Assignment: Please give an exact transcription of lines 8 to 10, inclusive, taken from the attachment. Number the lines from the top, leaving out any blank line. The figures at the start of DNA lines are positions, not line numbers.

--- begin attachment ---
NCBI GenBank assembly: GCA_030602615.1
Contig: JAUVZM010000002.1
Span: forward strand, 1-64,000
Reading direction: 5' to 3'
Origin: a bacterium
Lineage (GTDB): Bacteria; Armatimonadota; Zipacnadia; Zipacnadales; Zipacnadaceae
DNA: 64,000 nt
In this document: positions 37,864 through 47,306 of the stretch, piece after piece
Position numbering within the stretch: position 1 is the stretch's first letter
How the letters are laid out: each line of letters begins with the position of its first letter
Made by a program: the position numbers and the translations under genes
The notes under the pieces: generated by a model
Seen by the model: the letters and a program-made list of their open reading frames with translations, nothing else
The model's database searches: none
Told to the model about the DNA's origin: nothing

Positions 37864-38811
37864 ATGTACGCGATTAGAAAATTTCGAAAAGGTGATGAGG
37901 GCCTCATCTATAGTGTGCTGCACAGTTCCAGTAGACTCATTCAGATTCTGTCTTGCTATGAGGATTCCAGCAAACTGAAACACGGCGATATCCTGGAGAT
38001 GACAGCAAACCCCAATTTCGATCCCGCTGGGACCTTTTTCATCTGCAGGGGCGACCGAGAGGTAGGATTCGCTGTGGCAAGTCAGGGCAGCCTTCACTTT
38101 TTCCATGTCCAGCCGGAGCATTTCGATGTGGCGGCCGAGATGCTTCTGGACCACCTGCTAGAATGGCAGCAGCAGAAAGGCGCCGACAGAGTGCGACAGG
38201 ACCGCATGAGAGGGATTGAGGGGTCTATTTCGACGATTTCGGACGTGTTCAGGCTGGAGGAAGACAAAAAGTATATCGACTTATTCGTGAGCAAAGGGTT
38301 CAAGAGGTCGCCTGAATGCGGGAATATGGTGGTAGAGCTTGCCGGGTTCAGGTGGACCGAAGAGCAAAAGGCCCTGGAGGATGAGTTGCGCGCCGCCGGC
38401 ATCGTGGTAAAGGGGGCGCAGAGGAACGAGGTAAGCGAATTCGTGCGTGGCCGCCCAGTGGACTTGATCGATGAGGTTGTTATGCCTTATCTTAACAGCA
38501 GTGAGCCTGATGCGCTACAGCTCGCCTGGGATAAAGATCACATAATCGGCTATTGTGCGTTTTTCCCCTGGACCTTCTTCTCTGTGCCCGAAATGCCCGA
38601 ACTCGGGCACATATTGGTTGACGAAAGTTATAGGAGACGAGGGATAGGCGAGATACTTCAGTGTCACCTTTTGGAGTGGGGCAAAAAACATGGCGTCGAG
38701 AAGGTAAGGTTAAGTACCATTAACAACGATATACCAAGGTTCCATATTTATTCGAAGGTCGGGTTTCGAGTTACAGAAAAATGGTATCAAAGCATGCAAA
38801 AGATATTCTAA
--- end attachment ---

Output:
In this document: positions 37,864 through 47,306 of the stretch, piece after piece
Position numbering within the stretch: position 1 is the stretch's first letter
How the letters are laid out: each line of letters begins with the position of its first letter